26 July 2009

The End of the Tunnel – In Sight (Part 4)

“How can I accept this boy with 1A, 2C and 2D at UPSR?” I questioned and moaned.

English ----------D
Mathematics --- D
Science --------- C
Malay ( comp)-- C
Malay (writing)- A

On the basis of these results, after six years at school, what chances has he in the academic world? He is already on the alien rocky moon surface, not just a non-level playing field. For that matter can he qualify to compete in a feather-weight championship, if boxing is the game? These were the questions running through my mind ten years ago. Sadly, the same questions still run through my mind today despite several claims made that ours is a state having spectacular UPSR results for years and years. UPSR results such as shown above, and even worse, are still prevalent today.

The boy in question is generally known as Lan. Being somewhat lanky, taller than many of his peers, he is sometimes called ‘Pak Lan’. Now, two months after the UPSR exam results were known, a relative of his approached Pak Cik for his admission into form 1 class at Almanar. Almanar is never fussy over UPSR results. One with 3B and 2C is good enough to be admitted, but Lan’s performance cast great doubt over his ability to keep up with the rest. I expressed my reservation so. Just as I was marshalling more arguments to justify my turning down his request, he dropped the bomb-shell.

“Dia anak yatim (He is an orphan),” was a simple statement, an assault against which Pak Cik can never have a defence. Almanar, as a rule, has to bend backwards for an orphan, full stop.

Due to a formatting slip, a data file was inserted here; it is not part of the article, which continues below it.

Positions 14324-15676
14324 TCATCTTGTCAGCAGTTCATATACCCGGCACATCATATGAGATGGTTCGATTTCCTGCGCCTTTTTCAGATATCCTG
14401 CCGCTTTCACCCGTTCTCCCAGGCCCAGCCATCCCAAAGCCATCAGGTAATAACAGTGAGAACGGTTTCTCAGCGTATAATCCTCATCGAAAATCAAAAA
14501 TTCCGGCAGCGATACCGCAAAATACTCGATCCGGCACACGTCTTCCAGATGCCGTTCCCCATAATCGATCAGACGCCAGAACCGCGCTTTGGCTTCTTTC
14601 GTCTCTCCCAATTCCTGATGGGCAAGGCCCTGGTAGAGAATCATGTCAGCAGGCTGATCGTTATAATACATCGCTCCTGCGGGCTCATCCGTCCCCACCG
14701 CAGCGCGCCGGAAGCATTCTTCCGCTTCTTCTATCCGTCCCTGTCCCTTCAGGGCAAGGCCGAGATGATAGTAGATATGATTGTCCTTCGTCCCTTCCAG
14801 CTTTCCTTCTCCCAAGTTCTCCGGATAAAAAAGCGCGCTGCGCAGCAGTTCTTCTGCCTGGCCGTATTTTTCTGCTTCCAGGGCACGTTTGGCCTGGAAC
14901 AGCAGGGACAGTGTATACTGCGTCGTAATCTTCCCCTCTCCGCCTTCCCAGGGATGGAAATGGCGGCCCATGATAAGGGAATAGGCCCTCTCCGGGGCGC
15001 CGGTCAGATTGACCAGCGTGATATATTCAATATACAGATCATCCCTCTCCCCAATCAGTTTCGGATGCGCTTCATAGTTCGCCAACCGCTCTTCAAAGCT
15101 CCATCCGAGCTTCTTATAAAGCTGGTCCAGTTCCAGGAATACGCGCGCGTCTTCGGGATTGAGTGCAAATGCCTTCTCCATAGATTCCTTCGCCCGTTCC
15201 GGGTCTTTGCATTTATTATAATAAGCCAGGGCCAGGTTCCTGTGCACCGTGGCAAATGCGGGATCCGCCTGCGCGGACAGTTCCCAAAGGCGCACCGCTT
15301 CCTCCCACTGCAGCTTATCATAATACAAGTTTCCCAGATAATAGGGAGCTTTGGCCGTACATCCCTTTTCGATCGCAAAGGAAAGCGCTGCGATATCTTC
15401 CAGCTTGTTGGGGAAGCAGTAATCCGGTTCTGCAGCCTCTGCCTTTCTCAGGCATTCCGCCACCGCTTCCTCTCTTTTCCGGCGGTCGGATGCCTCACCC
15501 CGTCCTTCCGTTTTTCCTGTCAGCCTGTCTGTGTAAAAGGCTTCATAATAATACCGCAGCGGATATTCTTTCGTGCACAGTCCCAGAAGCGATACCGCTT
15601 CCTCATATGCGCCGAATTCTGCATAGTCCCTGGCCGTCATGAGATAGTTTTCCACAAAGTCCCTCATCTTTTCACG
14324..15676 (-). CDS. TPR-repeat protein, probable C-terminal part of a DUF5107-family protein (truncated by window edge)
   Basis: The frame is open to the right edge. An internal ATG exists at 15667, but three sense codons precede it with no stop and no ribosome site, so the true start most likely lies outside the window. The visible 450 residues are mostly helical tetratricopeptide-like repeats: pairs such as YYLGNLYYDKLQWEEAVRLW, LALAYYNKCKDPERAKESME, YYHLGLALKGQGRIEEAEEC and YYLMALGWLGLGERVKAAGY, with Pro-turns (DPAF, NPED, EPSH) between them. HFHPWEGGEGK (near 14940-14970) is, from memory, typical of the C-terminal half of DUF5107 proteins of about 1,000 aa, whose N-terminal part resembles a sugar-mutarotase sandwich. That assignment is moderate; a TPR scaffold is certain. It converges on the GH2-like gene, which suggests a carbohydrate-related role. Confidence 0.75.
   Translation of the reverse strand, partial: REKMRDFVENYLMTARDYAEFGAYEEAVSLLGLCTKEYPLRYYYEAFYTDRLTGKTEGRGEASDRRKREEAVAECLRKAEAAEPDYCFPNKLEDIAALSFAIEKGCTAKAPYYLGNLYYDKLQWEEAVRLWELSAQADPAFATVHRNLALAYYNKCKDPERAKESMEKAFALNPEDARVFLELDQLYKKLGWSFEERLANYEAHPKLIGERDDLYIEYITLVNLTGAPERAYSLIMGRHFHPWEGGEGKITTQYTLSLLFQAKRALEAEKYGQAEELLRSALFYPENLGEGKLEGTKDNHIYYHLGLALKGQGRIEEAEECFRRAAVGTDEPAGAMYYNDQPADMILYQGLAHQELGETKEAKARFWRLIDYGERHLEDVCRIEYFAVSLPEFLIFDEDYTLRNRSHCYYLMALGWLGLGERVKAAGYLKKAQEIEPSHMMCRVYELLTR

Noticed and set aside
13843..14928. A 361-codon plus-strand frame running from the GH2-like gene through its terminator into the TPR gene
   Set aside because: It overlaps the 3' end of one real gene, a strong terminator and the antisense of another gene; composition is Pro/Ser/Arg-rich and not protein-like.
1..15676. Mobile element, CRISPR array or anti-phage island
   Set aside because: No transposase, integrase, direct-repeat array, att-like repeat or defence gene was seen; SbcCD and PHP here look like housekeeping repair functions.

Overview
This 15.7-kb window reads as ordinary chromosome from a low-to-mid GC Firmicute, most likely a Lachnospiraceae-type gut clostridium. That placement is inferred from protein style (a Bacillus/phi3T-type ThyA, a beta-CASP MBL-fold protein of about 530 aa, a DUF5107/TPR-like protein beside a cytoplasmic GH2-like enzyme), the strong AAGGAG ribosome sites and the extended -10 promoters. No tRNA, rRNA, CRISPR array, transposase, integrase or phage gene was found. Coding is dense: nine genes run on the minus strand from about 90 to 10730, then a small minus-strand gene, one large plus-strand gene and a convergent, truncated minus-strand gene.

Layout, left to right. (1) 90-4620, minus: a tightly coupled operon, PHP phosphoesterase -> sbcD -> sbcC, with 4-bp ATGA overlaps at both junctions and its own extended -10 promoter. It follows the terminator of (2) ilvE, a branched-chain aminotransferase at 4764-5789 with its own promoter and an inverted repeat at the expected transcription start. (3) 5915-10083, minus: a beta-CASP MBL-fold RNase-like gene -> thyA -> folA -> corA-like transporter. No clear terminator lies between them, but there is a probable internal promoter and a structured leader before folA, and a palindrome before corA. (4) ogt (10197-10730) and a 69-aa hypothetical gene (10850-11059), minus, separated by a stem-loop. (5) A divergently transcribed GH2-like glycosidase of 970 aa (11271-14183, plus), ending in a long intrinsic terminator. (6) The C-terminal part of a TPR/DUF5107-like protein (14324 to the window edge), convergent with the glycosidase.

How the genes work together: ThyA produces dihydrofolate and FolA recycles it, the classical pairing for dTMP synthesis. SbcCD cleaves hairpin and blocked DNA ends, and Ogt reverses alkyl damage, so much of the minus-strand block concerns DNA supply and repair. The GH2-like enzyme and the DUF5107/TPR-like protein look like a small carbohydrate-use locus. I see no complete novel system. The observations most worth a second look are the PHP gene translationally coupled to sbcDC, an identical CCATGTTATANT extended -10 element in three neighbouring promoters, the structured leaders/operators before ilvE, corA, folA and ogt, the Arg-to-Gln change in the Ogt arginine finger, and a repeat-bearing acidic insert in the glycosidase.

It was a sad story. Lan’s father, a general worker, was killed when a lorry crashed into his motorcycle three years earlier. His mother refused to entertain the idea of allowing her son to have a stepfather, how hard her life might be to raise her loved ones. Perhaps, Lan’s performance in UPSR exam was a reflection of the hard life that followed.

Thus, Lan became a new form 1 pupil at Almanar. His withdrawn nature gave Pak Cik a cause to worry. But he followed every lesson diligently, getting from Pak Cik a bit more attention than the rest of the class in English and Mathematics. Over the weeks and months Lan grew in confidence, absorbing practically everything being dished out to him. His performance graph was climbing steadily. By the end of form 3 he must have committed into memory not less than 2500 new English words, as expected of Almanar’s pupils.

Then came the big surprise. PMR exam at the end of 2003 saw Lan getting away with the following results:.

English ------------- A
Mathematics ------- A
Kemahiran Hidup -- A
+ 5 other subjects - B

So Lan had done it his way.

Last week, after a long silence, Lan surfaced from nowhere at Pak Cik’s house, Nuri. He was a picture of confidence, wearing a thin layer of dark beard under his chin, a token of maturity, perhaps. His appearance was a reunion of some sort for the two of us. We had a lot to talk about of the years he was at Almanar.

“All has gone well, Pak Cik, and in November, God willing, I will get my diploma in Mechanical Engineering. What do you suggest I do then, Pak Cik?”

Yes, it is just a Diploma, nothing glamorous, a far cry from a degree in medicine, accountancy and so on. But he was a poor candidate to begin with, hardly qualified as a feather-weight competitor – yet a champion in his own right he will soon be. I am happy for him and his loving mother.

“Get a job first and look after your mother. She has waited long enough. Later on, with some practical experience, you can think of going further to be a full fledged engineer.”

“Thank you, Pak Cik. I think I will do that,” he responded. His grin began to fade as he picked up his hankerchief to dab his watery eyes. Was it the tender thought of his mother ? Blessed is a son who thinks so.

Having regained his composure he whispered,“By the way, Pak Cik, I top my class in English!” That was meant to be a reward for Pak Cik.